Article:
When working with databases, you have to make backups. This tutorial will focus on MySQL on Ubuntu 20.04. The process will be described in detailed commands and also to secure your data.
Copying your data from the Ubuntu server
First, you need to be logged in as a user with root privileges. After successful login, you need to check the list of databases. This can be done by entering a simple command:
mysql -u USERNAME
Further, after a successful login, you need to enter a special command that will provide you with the entire list of databases. This command looks like this:
SHOW DATABASES; +--------------------+ | Database | +--------------------+ | test_data | | important_db | | information_schema | | mysql | | performance_schema | +--------------------+ 5 rows in set (0.012 sec)
Then you can close the command line by typing exit;
You may need to use a password for login. To do this, just add -p to the command below. If you need to keep all databases, you can use the shortcut –all-databases instead of –databases names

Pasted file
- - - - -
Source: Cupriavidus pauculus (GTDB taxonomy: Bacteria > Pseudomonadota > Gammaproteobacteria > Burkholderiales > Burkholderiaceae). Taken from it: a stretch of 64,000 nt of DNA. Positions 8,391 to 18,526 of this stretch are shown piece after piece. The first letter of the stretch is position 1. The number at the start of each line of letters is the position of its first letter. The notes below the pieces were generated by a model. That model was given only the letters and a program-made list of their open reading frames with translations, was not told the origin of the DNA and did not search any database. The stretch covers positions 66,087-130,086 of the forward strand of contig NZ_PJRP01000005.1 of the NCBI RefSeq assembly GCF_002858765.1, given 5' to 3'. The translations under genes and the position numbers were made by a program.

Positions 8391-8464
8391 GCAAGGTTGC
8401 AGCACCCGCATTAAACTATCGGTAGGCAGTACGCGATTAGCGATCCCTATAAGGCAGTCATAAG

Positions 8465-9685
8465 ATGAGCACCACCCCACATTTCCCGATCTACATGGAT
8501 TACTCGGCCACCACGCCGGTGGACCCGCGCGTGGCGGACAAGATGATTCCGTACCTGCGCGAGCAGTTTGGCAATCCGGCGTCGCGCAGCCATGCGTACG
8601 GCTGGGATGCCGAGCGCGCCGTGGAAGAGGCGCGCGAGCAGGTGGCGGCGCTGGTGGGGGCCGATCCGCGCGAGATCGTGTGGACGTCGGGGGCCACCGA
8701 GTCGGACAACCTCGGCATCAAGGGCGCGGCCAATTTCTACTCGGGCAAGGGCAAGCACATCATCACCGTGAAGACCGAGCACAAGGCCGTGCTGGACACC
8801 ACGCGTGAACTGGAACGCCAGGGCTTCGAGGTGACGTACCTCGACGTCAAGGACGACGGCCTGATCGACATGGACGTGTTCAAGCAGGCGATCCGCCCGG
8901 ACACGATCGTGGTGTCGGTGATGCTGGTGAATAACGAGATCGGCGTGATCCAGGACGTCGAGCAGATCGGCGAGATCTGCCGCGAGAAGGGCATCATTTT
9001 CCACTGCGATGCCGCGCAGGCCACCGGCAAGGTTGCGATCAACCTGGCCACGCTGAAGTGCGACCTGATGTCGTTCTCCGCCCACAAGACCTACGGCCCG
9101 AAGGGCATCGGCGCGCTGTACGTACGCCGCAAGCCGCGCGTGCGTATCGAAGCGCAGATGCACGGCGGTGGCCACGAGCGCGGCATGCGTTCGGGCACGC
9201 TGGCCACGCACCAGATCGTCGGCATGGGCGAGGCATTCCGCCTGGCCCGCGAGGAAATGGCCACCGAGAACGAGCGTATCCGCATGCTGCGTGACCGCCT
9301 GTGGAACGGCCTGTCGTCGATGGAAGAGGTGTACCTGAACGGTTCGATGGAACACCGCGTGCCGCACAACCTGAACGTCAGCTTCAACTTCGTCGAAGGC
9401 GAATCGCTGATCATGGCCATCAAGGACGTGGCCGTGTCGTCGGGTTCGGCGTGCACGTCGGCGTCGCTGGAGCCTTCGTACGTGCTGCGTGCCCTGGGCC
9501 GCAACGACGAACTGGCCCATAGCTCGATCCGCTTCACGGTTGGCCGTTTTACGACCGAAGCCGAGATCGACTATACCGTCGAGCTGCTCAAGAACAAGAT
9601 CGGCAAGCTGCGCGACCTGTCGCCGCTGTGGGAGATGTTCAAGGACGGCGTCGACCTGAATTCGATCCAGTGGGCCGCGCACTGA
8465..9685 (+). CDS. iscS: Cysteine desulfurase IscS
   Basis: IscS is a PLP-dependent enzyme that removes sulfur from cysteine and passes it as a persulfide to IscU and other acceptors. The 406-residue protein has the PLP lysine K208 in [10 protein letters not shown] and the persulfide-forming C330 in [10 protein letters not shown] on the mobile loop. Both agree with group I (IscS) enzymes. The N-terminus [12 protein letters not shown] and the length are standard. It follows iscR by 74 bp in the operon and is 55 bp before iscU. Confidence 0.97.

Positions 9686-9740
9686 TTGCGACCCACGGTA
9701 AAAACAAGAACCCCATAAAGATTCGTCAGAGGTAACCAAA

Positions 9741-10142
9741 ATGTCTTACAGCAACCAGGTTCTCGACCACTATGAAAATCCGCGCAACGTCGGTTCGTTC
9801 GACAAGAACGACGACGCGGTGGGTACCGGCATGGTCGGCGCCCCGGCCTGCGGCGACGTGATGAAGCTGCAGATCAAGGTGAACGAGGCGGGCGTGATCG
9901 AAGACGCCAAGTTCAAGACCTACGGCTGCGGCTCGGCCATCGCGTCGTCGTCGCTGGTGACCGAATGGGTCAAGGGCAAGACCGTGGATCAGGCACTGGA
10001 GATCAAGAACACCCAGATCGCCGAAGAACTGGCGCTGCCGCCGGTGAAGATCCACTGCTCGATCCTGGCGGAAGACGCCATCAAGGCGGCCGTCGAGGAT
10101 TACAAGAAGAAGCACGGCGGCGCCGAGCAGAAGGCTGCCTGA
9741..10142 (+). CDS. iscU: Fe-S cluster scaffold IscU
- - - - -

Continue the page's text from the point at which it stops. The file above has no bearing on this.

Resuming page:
mysqldump -u USERNAME --databases test_data important_db > database_dump.sql
Then the file is automatically generated. It will be named “database_dump.sql”. Its content includes all data for restoring the databases that you specify.
Protecting Your Backup Process
An important recommendation: if the data in the database contains sensitive data, then you should definitely encrypt it before you save or start the process of moving between servers. Run the first command below and then enter your password; it will not appear on your screen.
openssl enc -aes-256-cbc -pbkdf2 -in database_dump.sql -out database_dump.sql.enc enter aes-256-cbc encryption password: Verifying - enter aes-256-cbc encryption password: rm database_dump.sql
In order for you to be able to decrypt your backup, you can use a special command, which is indicated below:
openssl enc -d -aes-256-cbc -pbkdf2 -in database_dump.sql.enc -out database_dump.sql enter aes-256-cbc encryption password:
The process of moving a backup
During the backup process, the .sql size can be bulky in size. This will negatively affect the file and data transfer process. Instead, you can use tools such as rsync to exchange data directly between servers.
rsync -a ./database_dump.sql firstname.lastname@example.org:/tmp/
18.104.22.168 – should be changed to your server address
user is the username on the remote server
tmp/ – should be replaced with your remote server directory
To restore your database, you can use the special mysql utility, an example is shown below:
mysql -u USERNAME <database_dump.sql